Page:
U.S. stocks ended higher Friday after a report showed that the nation's manufacturing activity picked up more than expected in February.
The Institute for Supply Management's manufacturing index rose to 54.2, a surprise improvement from January's 53.1 and the best reading since June 2011.
The Dow Jones industrial average and Nasdaq rose 0.3%, while the S&P 500 edged up 0.2%, recovering from nearly 1% declines earlier in the day. The Dow is now less than 1% away from its all-time high reached in 2007, and the S&P is off less than 4%.
The day's gains helped all three indexes finish the week with modest gains. The Dow rose 0.6%, while the S&P 500 edged up 0.2%. The Nasdaq ticked up 0.3%.
The strong manufacturing report "takes a little bit of the sting away from the sharp decline in personal income in January," said Jim Baird, chief investment strategist for Plante Moran Financial Advisors.
The Commerce Department reported that personal income fell 3.6% in January, which was the steepest month-to-month drop in 20 years and much worse than economists were expecting. Personal spending notched up 0.2%, as expected.
While manufacturing activity continues to pick up, the near-term outlook for the economy remains murky, said Baird, noting that the consumer sector is particularly vulnerable.
"Confidence has been improving, but the looming cuts in federal spending could throw some cold water on that emerging optimism," he said.
Assuming that no last-minute deal is reached, $85 billion in automatic spending cuts will go into effect Friday, although it may be weeks or months before that pain is felt.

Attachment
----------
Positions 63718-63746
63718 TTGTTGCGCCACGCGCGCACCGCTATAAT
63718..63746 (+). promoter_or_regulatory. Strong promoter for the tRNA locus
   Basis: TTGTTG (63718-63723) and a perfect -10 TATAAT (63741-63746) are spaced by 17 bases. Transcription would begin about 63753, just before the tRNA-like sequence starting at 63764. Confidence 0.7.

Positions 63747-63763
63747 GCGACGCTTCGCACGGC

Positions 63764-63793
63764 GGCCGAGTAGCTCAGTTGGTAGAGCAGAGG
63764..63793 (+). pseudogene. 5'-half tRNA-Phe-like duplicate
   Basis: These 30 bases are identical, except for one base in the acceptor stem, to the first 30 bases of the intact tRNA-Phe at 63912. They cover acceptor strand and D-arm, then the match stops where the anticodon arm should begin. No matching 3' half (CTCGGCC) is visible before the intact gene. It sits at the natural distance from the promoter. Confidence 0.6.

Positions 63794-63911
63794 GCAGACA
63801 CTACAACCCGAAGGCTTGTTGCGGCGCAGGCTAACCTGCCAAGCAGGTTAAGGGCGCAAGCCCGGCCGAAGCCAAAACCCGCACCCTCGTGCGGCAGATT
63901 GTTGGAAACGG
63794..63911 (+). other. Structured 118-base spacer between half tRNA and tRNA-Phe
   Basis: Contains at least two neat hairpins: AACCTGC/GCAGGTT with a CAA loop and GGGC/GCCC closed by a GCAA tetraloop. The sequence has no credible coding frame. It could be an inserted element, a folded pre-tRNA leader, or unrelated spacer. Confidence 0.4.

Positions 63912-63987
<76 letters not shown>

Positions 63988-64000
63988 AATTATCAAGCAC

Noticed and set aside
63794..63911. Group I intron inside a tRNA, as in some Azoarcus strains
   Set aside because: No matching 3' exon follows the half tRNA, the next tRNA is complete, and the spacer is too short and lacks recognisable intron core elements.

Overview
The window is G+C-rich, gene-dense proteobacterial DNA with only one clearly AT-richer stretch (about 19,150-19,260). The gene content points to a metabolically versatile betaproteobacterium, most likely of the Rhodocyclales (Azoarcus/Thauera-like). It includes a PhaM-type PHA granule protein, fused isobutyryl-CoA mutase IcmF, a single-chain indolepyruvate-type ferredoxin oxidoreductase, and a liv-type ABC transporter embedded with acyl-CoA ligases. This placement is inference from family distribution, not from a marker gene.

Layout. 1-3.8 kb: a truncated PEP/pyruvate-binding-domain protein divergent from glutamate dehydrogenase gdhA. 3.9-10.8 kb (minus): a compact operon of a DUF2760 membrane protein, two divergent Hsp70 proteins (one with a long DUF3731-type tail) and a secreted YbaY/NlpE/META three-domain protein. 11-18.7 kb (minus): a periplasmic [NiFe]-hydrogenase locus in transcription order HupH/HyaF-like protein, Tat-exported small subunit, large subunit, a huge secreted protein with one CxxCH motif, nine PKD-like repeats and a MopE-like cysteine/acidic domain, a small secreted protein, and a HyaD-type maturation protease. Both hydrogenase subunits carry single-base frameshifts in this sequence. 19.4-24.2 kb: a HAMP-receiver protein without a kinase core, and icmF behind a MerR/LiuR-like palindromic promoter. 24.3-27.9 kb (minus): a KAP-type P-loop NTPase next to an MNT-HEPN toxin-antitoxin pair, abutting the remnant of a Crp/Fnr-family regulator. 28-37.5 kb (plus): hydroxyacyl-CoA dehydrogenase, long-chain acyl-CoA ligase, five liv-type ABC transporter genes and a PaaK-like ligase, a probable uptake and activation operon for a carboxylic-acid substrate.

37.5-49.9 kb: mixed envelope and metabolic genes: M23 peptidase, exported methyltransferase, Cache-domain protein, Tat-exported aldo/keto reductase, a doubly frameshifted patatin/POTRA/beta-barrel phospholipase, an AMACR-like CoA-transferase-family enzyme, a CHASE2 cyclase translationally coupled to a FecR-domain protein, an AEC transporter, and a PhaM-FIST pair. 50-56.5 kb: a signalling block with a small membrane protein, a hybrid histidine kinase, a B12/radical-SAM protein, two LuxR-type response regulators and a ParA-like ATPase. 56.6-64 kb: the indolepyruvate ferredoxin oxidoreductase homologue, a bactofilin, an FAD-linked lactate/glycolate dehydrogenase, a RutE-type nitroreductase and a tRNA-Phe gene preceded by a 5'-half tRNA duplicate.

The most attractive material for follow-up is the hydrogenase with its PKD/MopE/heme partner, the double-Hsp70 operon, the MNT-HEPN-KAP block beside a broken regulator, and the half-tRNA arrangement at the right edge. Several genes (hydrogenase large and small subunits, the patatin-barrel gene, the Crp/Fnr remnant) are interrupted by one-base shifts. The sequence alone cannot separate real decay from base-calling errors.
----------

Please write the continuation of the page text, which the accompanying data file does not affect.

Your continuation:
In other economic news, the University of Michigan's final edition of consumer sentiment for February came in better than expected at 77.6. A government report showed that construction spending declined 2.1% in January.
On the corporate front Friday, Best Buy's ( stock gained ground after the electronics retailer reported its quarterly revenue rose slightly year-to-year, despite the closure of 49 stores. )
Best Buy also announced that founder Dick Schulze will not buy out the retailer. Schulze, who owns about 20% of Best Buy's shares, was leading a group that wanted to take the company private. The company had given him until Thursday to present a qualified offer, but CEO Hubert Joly said the deadline passed without an offer.
Groupon ( shares rallied after the daily deals site announced that embattled CEO A )ndrew Mason would be replaced.
Gap ( shares edged up following fourth-quarter earnings Thursday that beat expectation s. )
Shares of Salesforce.com ( gained following strong earnings announced after the bell. )
Following the closing bell, Warren Buffett's Berkshire Hathaway ( raised its per-share book value 14.4% in 2012, less than the S&P 500's 16% total return. Shares were flat after hours. )
Meanwhile, investors also digested lackluster economic data out of Europe and Asia.
Eurostat reported eurozone unemployment edged up to 11.9% in January. Italy's unemployment was slightly lower, at 11.7%, but its youth unemployment has reached a staggering 38.7%.
In Asia, China's Purchasing Managers Index fell to 50.1 in February from 50.4 in January, signaling a stalling economic recovery.
The dollar rose versus the euro, the British pound and the Japanese yen.
The price on the 10-year Treasury rose, pushing the yield down to 1.85% from 1.89% late Thursday.